Ambassador Hans Klemm at the Independence Day Celebration 2019

Ambassador Hans Klemm delivers remarks at the 2019 Independence Day Reception. Bucharest, July 4, 2019. (Lucian Crusoveanu/Public Diplomacy Office)
Ambassador Hans Klemm delivers remarks at the 2019 Independence Day Reception. Bucharest, July 4, 2019. (Lucian Crusoveanu/Public Diplomacy Office)

Mr. President, Madam Prime Minister, representatives of the Romanian Presidency, representatives of the Romanian Government, members of the Diplomatic Corps, Ladies and Gentlemen,

Buna seara si bine ati venit!

Mr. President, the U.S.-Romania Strategic Partnership is strong.  America recognizes Romania as a model NATO Ally that is meeting, or exceeding, its pledges to the Alliance by investing in its defense, modernizing its capabilities, and contributing to regional and global security.  The commitment of the Romanian people to democracy, the rule of law and the fight against corruption, demonstrated so clearly in the May elections, inspires us.  And Romania’s strong economic performance has made it a magnet for American investment.  Mr. President, as you discussed with President Trump in the White House two years ago, we now hope to expand our ties in strategic fields such as energy and defence.

America congratulates Romania on a successful Presidency of the Council of the European Union, completed just four days ago.  On behalf of my colleagues also in Washington and Brussels, we thank the Romanian Presidency under the leadership of President Iohannis and the Romanian Government, under the leadership of Prime Minister Dancila, for the close and effective cooperation we enjoyed on so many issues of mutual concern.

This evening we commemorate and celebrate three anniversaries.  First, we mark America’s Independence, declared exactly 243 years ago today.

Second, thirty years ago we witnessed the collapse of communism and the fall of the Iron Curtain across much of Central and Eastern Europe.  In late June of 1989, Hungary and Austria cut the barbed wire fence that had separated their countries.  In November, jubilant Germans brought down the Berlin Wall.  Six weeks later, demonstrations quickly spread across Romania, culminating in the collapse of the Ceauşescu regime.  Soon after, we welcomed Romania into the family of democracies and in the transatlantic community.

Third, we celebrate the fiftieth anniversary of landing a man on the moon.  In a speech to the U.S. Congress in 1961, President John F. Kennedy called America to “move forward, with the full speed of freedom, in the exciting adventure of space.”  The race to the moon that followed, and Neil Armstrong’s first steps there, captured the world’s imagination and demonstrated the stunning possibilities of American technology.

Let me introduce two special guests – two space travelers – with us tonight.  In 1981, Romanian cosmonaut Dumitru-Dorin Prunariu became the 103rd human and the first Romanian to travel into space when he completed an eight-day mission aboard the Soyuz 40 spacecraft and the Salyut 6 space laboratory.

In 1978, Dr. Anna Fisher became one of NASA’s first female astronauts.  A chemist and doctor of emergency medicine, Dr. Fisher made many contributions to NASA’s space program, developing the “robotic arm” used on the space shuttle and designing spacesuits tailored for women.  In November 1984, she became the first mother in space, redefining what it means to be a working mom.  Dr. Fisher, Mr. Prunariu, welcome and thank you for joining us.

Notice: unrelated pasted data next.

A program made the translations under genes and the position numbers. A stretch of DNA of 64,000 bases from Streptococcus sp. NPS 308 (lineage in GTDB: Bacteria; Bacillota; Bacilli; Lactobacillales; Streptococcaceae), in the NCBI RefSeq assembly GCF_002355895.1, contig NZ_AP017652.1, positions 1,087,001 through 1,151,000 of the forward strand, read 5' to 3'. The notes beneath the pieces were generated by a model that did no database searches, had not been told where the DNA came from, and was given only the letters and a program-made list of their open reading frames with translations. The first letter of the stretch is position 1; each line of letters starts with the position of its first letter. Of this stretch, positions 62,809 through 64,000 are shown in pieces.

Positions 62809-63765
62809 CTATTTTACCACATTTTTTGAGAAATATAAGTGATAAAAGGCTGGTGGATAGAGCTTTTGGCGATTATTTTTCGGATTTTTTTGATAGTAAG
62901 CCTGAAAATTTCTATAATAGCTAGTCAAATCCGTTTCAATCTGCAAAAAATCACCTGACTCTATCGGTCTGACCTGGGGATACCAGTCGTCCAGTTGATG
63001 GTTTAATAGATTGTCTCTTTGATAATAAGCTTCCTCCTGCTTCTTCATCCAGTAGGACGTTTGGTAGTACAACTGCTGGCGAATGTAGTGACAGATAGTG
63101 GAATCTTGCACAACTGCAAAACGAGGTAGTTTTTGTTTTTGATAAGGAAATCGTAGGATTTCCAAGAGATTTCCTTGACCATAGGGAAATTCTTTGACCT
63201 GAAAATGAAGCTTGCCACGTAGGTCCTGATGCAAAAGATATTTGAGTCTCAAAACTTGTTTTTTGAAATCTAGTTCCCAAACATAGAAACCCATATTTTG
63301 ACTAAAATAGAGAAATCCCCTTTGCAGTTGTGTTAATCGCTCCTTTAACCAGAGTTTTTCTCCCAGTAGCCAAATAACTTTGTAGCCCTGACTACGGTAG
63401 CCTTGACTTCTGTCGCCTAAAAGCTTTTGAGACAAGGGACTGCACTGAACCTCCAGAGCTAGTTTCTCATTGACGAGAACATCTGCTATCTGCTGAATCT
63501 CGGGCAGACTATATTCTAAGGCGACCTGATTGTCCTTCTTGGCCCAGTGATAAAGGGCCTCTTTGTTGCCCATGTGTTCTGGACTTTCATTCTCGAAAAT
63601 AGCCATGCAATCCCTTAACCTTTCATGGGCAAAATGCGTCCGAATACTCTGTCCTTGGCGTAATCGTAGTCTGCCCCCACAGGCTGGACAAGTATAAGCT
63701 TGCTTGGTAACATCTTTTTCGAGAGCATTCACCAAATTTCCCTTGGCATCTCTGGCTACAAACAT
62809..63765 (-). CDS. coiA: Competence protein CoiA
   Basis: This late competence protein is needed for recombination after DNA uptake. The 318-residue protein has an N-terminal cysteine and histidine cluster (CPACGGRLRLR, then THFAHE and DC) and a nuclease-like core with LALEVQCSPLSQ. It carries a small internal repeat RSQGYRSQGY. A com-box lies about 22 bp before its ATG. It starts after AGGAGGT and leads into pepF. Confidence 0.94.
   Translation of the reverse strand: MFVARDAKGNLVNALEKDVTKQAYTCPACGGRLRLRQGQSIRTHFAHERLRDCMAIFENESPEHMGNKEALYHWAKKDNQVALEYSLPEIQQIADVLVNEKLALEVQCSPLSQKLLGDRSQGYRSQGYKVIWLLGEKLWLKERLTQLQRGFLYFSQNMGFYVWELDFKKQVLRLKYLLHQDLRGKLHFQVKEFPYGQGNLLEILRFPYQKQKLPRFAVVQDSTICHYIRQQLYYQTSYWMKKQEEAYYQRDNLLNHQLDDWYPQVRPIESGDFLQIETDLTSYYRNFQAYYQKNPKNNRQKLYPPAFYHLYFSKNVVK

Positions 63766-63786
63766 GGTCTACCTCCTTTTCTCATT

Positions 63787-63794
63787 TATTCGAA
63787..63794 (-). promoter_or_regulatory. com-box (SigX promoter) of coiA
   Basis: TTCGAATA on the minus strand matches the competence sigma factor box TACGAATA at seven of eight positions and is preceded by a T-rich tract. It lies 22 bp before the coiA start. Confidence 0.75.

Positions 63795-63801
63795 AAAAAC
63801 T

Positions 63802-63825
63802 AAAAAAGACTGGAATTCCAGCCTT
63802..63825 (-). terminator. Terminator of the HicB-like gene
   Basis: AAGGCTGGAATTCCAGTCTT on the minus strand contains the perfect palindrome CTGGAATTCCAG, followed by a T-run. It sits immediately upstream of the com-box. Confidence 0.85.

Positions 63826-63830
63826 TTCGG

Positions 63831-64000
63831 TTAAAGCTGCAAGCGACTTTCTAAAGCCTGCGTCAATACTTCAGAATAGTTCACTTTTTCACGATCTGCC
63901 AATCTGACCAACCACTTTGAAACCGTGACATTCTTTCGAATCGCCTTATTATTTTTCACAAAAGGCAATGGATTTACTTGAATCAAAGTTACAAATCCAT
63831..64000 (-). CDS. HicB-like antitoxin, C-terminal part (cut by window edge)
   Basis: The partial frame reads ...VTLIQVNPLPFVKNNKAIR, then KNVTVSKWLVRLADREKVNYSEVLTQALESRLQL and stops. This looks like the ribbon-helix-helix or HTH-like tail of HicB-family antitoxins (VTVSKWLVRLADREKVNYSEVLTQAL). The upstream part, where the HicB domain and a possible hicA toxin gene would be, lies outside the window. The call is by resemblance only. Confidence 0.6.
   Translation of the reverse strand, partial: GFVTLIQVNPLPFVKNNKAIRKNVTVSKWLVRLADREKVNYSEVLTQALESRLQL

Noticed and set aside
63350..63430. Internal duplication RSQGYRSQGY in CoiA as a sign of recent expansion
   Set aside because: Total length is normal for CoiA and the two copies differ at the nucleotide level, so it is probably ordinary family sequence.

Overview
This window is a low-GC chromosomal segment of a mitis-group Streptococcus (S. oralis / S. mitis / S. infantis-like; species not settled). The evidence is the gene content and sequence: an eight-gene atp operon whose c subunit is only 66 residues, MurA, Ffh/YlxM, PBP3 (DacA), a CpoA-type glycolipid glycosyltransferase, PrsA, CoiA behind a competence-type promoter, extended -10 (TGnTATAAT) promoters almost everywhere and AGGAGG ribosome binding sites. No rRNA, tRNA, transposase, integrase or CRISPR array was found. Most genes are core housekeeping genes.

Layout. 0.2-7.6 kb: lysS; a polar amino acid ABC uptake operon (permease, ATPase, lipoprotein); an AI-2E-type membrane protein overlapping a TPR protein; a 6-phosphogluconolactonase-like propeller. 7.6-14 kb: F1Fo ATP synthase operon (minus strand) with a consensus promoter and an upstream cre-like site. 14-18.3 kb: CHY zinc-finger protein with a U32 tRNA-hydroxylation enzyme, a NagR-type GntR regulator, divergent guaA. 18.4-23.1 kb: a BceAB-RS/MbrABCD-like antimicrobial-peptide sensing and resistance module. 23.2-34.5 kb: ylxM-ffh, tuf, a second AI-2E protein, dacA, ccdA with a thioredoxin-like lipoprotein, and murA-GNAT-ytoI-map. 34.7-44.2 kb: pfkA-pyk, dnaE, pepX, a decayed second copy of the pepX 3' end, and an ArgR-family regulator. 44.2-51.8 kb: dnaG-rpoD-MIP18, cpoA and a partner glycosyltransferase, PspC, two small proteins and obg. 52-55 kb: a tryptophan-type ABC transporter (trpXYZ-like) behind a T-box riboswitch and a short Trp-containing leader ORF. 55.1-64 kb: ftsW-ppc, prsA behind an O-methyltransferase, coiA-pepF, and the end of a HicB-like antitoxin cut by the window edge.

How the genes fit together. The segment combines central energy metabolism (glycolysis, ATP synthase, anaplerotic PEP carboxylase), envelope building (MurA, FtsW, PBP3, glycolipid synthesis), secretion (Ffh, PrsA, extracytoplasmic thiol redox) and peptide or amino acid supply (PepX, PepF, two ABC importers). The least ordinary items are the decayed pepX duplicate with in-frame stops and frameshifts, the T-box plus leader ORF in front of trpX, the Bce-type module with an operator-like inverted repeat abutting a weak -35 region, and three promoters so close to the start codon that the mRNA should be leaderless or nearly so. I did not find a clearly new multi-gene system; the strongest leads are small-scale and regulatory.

Ladies and Gentlemen: As you enjoy tonight’s celebration, please visit the many exhibits that highlight American and Romanian innovation in the spirit of the Apollo missions.  I call your attention to the displays by Bell and Motorola, two American companies that played a large role in NASA’s space program.  American innovators and technology leaders such as Ford, UiPath, First Bank, and others also have interactive exhibitions for you to enjoy.  And let me thank all of our generous sponsors who made this celebration possible.

We are proud also to highlight Romanian innovation, including a combined exhibit from the National History Museum and the Romanian Space Agency, and displays from the National Institute for Aerospace Research and the Extreme Light Infrastructure Nuclear Physics project in Magurele.  And we have here tonight four teams of Romanian high school students who competed in this year’s World Robotics Championship in my hometown of Detroit, Michigan.

In conclusion, let us commemorate the heroism of the Romanian patriots who died for liberty on the streets of Timişoara, Bucharest, and in cities across Romania, reminding us that the yearning for freedom beats strong in the hearts of all women and men.

Let us celebrate the audacity of the Apollo space program, and the walk of a man on the moon, reminding us that nothing is beyond the reach of our imagination when we direct our capacity for innovation to the benefit of humanity.

And let us honor the courage of the American Founding Fathers, who remind us that we are all created equal, and endowed with inalienable rights to life, liberty and the pursuit of happiness.

Doamnelor si domnilor, sa uram impreuna Americii La Multi Ani!

Happy independence Day, America!

And now it is my great honor to introduce the President of Romania, President Klaus Werner Iohannis.